For the last several weeks, I’ve felt unexpectedly alone.
Oh, not in my home, that’s for sure. There are three kids, two working-from-home parents, a dog, and a partridge in a pear tree in this house. I haven’t actually been physically alone for months (and seeing as I’m pregnant with our fourth little one, I won’t be physically alone for a while yet!).
No, it’s an aloneness that envelops my heart as I scroll my newsfeeds and social media.
Stories of families and friends gathering for fun and celebrations, summer vacations and trips, out for dinner and date nights, attending weddings and graduations — these things and more flood my feed, and once again the ache of feeling alone floods my heart.
At the recommendation of my OB, my family and I are still socially distancing. We are not gathering with family or going out with friends. We haven’t seen my mother-in-law in person or hugged friends in months. I have stepped inside Target exactly one time since March 9th. My husband and I have left our house without the kids only once since February. My kids play with each other, not with neighbors or other pals. We have reluctantly and sadly turned down invitations and bitten our tongues to extend any. So much togetherness in this home, and yet I can feel so alone.
I feel alone when I have a virtual OB appointment and when I go to my ultrasounds by myself.
I feel alone when I wear a mask in public.
I feel alone when it appears that we are the only people left in the world actually social distancing.
And the aloneness sometimes takes over and turns into self-pity, sadness, and anger. I miss my people too! I want to be done with this huge mess too! I want to wander the aisles at Target with an iced latte and no kids in tow too! I want my kids to go back to school and grandmas house too! I want to go back to church too!
Then after a good pout, I wipe my eyes, refill my ice water or homemade iced coffee, give myself a pep talk, and move on. Because deep down I know that really, no matter what, we’re never alone — in the middle of a pandemic, in the midst of a miscarriage, when estranged from loved ones, when we live by ourselves, when facing job loss and financial mess, if our marriage and friendships are strained or even falling apart, when sick and unaccompanied in a hospital room.
When it feels overwhelmingly like we are the only ones who __________ (fill in your own blank), we’re never actually alone.
It might sound like a trite Sunday school answer, but Jesus really does stand beside us. In some of my darkest, most alone-feeling days — miserable at a job, depressed and living far away from family, during my first miscarriage — I felt as though I was literally clinging to an invisible Friend who was more present than my closest loved ones. I’ve felt Him hold my hand and carry me through the loneliest times of my life.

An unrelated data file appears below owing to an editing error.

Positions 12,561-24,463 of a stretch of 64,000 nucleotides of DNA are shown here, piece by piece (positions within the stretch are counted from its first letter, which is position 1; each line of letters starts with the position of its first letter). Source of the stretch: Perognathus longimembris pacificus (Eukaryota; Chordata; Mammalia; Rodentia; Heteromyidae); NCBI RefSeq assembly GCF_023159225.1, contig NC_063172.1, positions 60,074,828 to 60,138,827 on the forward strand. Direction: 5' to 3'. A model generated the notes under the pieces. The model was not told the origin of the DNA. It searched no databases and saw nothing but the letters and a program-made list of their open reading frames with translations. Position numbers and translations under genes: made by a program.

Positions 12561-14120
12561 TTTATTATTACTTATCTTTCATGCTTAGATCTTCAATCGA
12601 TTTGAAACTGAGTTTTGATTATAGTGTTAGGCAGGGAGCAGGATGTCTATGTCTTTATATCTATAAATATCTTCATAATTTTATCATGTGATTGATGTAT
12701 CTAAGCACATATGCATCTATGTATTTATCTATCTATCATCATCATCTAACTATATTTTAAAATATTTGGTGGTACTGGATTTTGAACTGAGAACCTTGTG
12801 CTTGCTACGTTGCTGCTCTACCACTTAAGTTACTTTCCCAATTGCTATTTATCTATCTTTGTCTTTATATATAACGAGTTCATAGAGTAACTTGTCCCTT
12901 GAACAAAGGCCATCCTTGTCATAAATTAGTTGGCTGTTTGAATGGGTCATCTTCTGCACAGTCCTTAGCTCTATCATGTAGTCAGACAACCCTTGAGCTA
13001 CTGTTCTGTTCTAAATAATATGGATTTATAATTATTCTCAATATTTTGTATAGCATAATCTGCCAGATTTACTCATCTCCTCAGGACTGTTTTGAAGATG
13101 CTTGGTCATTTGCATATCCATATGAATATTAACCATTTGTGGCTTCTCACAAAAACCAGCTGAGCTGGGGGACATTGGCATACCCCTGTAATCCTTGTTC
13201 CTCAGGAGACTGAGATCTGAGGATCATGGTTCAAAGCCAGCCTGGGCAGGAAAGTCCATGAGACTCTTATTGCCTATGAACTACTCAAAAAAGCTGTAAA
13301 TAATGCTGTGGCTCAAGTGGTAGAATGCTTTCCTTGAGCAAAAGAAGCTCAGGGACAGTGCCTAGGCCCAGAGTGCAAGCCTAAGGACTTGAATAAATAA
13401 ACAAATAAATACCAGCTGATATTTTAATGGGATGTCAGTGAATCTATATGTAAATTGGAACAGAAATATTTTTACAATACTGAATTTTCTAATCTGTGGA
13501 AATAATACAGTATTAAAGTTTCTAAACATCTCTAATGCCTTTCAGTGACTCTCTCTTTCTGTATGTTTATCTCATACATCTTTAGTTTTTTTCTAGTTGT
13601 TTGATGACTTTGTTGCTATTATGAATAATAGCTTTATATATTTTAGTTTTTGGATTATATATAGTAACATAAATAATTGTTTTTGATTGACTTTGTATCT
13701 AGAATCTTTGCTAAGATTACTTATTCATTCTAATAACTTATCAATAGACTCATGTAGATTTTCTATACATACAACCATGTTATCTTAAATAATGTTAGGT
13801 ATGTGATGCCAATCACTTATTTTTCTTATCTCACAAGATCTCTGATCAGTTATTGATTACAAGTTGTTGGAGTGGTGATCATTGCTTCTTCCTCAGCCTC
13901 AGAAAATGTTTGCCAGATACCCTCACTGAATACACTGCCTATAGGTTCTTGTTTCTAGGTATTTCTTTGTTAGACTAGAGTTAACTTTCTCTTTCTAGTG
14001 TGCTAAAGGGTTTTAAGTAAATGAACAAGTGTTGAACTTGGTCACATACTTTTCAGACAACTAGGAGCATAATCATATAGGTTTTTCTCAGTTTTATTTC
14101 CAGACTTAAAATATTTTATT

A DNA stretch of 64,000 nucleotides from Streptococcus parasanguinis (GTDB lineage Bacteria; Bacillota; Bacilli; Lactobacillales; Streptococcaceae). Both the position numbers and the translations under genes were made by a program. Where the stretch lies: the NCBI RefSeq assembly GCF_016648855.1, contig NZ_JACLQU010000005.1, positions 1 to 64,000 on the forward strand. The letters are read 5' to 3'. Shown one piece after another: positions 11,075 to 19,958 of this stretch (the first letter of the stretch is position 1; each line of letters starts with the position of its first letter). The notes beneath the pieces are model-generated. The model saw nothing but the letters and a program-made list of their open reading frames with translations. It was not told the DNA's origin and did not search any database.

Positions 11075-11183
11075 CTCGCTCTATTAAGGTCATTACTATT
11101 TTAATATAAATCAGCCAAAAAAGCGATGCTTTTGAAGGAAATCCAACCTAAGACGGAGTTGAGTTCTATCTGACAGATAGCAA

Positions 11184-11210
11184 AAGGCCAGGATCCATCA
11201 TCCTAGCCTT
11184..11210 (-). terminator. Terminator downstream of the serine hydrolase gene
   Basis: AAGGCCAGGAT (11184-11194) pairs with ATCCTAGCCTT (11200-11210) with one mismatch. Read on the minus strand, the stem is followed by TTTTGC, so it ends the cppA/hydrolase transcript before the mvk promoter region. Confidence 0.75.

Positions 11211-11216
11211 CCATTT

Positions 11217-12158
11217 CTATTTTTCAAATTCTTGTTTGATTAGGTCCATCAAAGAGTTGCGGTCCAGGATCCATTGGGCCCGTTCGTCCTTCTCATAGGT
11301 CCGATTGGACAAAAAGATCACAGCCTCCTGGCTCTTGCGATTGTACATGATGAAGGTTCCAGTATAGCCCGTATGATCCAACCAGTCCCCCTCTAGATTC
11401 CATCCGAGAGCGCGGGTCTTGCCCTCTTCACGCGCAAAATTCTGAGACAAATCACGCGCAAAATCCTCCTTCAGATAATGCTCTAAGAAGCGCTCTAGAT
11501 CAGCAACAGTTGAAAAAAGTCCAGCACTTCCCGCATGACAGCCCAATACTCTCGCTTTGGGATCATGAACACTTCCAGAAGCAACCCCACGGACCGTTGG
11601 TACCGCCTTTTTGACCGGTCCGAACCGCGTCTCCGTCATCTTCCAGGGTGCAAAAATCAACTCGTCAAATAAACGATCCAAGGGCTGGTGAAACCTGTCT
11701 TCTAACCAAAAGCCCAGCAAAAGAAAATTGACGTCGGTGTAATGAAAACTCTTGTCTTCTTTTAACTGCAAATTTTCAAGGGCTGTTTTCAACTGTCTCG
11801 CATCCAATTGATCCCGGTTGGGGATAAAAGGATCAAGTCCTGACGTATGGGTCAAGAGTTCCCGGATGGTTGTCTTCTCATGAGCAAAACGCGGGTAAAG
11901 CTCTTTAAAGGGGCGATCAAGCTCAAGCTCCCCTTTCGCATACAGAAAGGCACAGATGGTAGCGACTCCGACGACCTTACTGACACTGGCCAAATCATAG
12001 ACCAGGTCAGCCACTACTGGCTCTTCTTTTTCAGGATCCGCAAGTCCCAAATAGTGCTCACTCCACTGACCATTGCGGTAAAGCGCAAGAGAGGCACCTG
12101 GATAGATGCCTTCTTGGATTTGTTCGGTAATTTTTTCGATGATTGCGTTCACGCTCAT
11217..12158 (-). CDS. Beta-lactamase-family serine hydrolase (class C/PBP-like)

God meets people in their aloneness throughout Scripture, so we can trust Him to do the same for us.
David described being “alone and afflicted,” yet the Lord never left his side. Job and Jeremiah were separated from family and lived through loss, and they still spoke to God as if they knew He was there, listening and being with them in their loneliness. Jesus Himself experienced aloneness, and He gravitated toward the outcast, the vulnerable, and the friendless, giving them a voice, a new song, a story to tell.
Maybe you’re feeling like the woman Jesus met at a well. She was living a life of loneliness, despite company kept within her own walls. I’d guess her loneliness at times also turned into self-pity, sadness, and anger, yet in her encounter with the Lord at the well, her loneliness is quenched.
Then there are promises like these, in which we see the depth of God’s faithfulness:
Be strong and courageous; don’t be terrified or afraid of them. For the Lord your God is the one who will go with you; he will not leave you or abandon you.
Deuteronomy 31:6 (CSB)
For I am persuaded that neither death nor life, nor angels nor rulers, nor things present nor things to come, nor powers, nor height nor depth, nor any other created thing will be able to separate us from the love of God that is in Christ Jesus our Lord.
Romans 8:38-39 (CSB)
The Lord will always lead you, satisfy you in a parched land, and strengthen your bones. You will be like a watered garden and like a spring whose water never runs dry.
Isaiah 58:11 (CSB)
My six-year-old just came downstairs to the dining room table where I’m writing this. She asked what I was writing about, and I told her I was writing about what Jesus says when we’re lonely. And then she said, “Oh, like how even when you feel alone and stuff and there’s no one by you, God’s with you? Even when it feels rough to do something, you can do it ’cause He’s with you? Yeah, I learned ’bout that at Sunday school.”
And that about sums it up. Friend, you can do it — no matter what your “it” is. God is with you, and no matter what your newsfeeds say, you are not alone.
Friend, you can do it -- no matter what your 'it' is. God is with you, and no matter what, you are not alone. -@annaerendell: Click To Tweet Leave a Comment